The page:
The gods, the weather gods are angry with us! Never should I have mentioned the mildness of this year's beginning. The Blue-Faced Hag, 'Cailleach Bheur' the Celtic goddess of winter, woke up, dumped some 10 cm of snow on La Chaise, its fields and the roads around. Given that we are northerners, she probably had help from Ullr the Norse god of snow, stepson of Thor, the thunder-bolt thrower. Certainly there was help from Boreas, the Greek lord of winter in charge of the North wind. I know it was a collective god vendetta directed at La Chaise because there was no snow in the valleys! The snow did not start until the land had risen to some 200 metres, our level.
Legend has it that the BFH is re-born on All Hallows Eve every year (October 31) and dies again on Beltane's Eve, the night before May Day. In between times the BFH creates havoc with ice and snow where she can and where you would rather she did not. The result was that we were blocked on top of our hill for four days mostly because I was too pusillanimous to drive in the snow, even when the main road cleared. But also because I judged it not necessary. No way was I going to risk sliding into a ditch just for a loaf of bread or to collect the 2 kg of Seville oranges I had ordered from the fruit seller in St Astier market. And every which way to towns from La Chaise involves going down hill. I have experience of these conditions and anyway I had supplies.
Did you know that a Peugeot 504 estate car flies beautifully? Not very high, admittedly, but on a level trajectory and with only a short run needed to stop. I was coming from from the baker in Mensignac, had just turned into the road leading up the hill to La Chaise when the hail started. Some unspeakable driver coming the other way made me brake for the road there is very narrow. ( I know, I know – never brake in snow or on ice – now.) The Peugeot, which I loved dearly, took off gracefully, managed to fly between two clumps of trees, and landed, all four wheels in damp soil. I switched the engine off and breathed. I switched on again and tried to move – no way, up to the axles in mud. Fortunately Farmer Duchoze, our neighbour, came by on his tractor and the rest is history.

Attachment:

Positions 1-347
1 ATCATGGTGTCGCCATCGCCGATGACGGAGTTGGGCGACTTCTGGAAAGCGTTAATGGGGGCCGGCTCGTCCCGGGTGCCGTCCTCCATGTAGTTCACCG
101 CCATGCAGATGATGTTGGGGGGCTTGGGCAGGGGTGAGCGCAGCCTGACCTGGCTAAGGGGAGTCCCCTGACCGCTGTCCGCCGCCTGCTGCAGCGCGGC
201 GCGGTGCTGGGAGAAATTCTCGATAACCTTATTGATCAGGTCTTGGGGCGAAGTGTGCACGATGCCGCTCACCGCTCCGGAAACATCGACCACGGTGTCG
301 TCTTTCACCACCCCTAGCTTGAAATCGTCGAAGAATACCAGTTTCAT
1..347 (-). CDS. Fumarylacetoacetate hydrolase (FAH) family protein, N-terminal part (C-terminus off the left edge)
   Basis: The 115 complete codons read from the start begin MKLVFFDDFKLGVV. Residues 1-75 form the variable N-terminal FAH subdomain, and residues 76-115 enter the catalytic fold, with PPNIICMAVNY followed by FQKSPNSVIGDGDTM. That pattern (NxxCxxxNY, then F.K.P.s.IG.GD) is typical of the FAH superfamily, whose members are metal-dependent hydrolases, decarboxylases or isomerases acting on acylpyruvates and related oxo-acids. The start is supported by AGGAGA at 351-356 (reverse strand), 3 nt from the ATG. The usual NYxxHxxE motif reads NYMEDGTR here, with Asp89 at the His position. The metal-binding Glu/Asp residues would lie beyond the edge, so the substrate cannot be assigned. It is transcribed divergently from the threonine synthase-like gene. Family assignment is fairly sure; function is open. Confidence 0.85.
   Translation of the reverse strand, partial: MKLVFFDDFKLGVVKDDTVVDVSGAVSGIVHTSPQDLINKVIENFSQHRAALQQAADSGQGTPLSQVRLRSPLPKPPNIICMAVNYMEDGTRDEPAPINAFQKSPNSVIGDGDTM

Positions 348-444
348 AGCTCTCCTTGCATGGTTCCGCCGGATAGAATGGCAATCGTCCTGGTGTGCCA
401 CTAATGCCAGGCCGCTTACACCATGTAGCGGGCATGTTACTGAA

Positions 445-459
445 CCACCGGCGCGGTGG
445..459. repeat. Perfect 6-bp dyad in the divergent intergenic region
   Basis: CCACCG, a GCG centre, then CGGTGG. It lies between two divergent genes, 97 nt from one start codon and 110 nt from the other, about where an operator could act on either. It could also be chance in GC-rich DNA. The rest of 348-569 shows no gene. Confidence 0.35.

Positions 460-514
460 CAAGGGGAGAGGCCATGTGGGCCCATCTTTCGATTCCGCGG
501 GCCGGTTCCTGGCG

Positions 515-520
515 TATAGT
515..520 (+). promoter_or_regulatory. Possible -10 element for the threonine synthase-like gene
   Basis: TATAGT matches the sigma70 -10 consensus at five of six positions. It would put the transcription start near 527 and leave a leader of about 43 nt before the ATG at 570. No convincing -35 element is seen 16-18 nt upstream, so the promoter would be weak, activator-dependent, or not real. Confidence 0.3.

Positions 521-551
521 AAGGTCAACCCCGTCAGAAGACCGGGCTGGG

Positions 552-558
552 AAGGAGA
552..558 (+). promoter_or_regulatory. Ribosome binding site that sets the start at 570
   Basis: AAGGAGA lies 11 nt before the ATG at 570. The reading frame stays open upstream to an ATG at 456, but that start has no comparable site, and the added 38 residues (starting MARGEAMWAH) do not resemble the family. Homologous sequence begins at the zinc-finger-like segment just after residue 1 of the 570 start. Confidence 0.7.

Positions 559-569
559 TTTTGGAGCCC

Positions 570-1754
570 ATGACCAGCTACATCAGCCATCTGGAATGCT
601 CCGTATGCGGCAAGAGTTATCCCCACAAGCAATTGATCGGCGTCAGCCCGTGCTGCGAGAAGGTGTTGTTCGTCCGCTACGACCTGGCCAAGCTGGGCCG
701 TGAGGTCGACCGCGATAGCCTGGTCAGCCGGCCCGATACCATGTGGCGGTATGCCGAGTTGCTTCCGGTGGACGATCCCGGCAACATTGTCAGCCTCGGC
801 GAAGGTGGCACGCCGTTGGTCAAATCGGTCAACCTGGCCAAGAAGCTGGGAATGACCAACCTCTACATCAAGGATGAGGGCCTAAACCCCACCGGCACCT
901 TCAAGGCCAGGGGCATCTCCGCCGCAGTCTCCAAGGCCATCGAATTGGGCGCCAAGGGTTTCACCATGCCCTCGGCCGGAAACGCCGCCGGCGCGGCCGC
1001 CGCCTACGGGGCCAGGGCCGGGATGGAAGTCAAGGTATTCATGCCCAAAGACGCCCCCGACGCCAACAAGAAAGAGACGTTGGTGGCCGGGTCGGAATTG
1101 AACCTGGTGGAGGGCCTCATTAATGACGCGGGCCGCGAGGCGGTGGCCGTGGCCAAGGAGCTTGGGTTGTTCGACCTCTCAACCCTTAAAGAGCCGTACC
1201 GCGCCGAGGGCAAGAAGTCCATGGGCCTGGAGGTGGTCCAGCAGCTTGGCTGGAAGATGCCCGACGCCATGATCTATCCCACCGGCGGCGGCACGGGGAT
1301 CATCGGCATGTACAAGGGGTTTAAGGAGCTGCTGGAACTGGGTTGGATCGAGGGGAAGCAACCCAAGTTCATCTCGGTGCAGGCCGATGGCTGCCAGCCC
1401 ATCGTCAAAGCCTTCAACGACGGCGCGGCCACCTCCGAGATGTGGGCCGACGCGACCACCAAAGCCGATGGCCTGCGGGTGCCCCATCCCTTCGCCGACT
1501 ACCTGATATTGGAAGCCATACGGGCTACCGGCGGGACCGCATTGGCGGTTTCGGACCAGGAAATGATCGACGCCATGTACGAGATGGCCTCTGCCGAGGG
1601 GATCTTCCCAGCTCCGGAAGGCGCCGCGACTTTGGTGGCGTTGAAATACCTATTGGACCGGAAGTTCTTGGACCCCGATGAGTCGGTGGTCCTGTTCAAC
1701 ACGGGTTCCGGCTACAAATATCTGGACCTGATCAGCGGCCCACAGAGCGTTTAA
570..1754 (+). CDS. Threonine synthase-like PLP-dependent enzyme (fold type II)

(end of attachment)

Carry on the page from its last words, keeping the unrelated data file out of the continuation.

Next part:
At the other extreme of vehicle range, the little Renault 5 does not fly, she slides. Not my fault this time, I did not brake but the tracks made by previously passing cars were too near the ditch. Down went the car and I got out disgustedly. No friendly farmer came but, fortunately, this time I was only 200 yards from home. Got home and telephoned for help.
No way was I going to repeat history. My number one grandson is due on earth any minute and he would be justifiably cross to have such a stupid Oma.